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Troubling truths about eyewitness identification

On Behalf of | Apr 22, 2020 | Firm News | 0 comments

There is a lot of discussion about the reliability of eyewitness identification. It still remains one of the most compelling forms of testimony in jury trials in California. 

However, research suggests that memory is not infallible, and it often morphs over time as it receives new information. 

Trusting traumatic memories

The general belief is that victims and bystanders automatically recall traumatic events in perfect detail due to their life-changing nature. Conversely, the Association for Psychological Science stated that powerful emotions like intense anxiety and fear can actually impair memory. 

To protect itself from trauma, the mind might mentally disconnect from the experience and stop making memories. What little that witnesses do remember is often forgotten quickly. 

Yet their minds can trick them into believing that the memories should be there. Witnesses may begin pulling information from outside sources, like law enforcement interviews and lineups, and unconsciously create new “memories” that might not reflect actual events. 

Making mistaken identifications

As eyewitnesses’ minds instinctively struggle to reconcile the absence of memories with the belief that they do exist, the authorities are often putting the witnesses through suspect lineup procedures. According to the Innocence Project, there are several problems with traditional police identification processes.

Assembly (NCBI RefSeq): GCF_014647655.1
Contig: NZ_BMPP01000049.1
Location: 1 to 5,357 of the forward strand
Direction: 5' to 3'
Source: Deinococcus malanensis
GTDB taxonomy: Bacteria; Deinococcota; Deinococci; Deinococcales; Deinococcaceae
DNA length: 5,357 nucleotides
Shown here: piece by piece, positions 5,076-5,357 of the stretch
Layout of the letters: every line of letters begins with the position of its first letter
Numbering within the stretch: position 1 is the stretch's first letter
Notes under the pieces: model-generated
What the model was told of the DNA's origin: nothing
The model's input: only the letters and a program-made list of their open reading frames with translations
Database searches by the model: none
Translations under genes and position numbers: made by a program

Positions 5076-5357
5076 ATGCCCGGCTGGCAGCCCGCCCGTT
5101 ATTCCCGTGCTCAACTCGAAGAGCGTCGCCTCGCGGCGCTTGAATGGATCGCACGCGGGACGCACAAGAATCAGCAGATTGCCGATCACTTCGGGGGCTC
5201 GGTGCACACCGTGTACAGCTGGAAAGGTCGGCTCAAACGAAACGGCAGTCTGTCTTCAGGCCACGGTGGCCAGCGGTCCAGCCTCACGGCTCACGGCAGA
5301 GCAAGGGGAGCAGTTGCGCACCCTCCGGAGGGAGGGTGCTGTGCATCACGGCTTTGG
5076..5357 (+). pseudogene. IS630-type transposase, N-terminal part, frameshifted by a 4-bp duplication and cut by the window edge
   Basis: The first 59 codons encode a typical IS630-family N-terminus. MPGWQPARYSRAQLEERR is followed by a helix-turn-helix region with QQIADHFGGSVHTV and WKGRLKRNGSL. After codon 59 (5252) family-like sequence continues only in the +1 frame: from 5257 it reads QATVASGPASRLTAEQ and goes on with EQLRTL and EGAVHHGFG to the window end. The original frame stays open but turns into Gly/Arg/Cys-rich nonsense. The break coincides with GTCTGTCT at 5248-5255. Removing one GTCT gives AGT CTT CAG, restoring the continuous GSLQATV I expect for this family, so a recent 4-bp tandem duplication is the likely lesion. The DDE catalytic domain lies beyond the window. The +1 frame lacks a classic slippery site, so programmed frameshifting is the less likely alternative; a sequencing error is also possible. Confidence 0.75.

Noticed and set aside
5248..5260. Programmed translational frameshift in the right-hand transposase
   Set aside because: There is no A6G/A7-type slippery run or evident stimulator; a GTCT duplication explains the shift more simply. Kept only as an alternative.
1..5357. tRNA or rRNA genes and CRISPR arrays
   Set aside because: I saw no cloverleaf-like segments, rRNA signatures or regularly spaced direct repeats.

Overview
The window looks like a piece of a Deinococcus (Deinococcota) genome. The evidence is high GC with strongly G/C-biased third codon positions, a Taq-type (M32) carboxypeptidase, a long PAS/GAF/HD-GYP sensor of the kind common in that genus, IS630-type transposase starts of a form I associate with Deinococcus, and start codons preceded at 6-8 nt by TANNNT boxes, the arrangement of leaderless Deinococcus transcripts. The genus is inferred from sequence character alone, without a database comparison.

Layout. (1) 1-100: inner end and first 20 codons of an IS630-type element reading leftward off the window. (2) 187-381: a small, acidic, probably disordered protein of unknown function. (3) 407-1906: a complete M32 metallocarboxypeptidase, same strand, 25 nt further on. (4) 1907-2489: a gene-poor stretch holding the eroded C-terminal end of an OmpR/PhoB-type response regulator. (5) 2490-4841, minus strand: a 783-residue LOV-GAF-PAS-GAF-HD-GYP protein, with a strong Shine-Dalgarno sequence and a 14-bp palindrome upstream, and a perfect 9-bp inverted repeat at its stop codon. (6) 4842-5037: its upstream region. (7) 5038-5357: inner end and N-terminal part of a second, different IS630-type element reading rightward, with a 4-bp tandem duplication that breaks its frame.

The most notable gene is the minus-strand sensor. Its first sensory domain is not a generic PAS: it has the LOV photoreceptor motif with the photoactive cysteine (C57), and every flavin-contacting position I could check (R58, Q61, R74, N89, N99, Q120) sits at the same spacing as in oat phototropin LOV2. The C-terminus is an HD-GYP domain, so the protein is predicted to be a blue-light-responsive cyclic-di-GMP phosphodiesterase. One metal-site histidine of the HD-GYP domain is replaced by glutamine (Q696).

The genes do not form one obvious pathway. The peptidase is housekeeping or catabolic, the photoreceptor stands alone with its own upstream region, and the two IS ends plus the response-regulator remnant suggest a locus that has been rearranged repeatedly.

The witness is often under the impression that the real perpetrator must be in the lineup, so the mind searches for and misidentifies the closest match to the incomplete memory. They are likely still in a highly suggestible state, and can easily read subconscious cues from lineup administrators that may single out the suspect believed to have committed the crime. Sometimes, a poorly constructed photo lineup can lead eyewitnesses to choose a picture that looks different from the others if it closely resembles their perception of the suspect. 

In these scenarios, the witness has just unknowingly and unintentionally named a suspect that may not have been present at the crime scene at all. Furthermore, as time passes, research shows that confidence in their accuracy tends to improve drastically, leading them to a false certainty.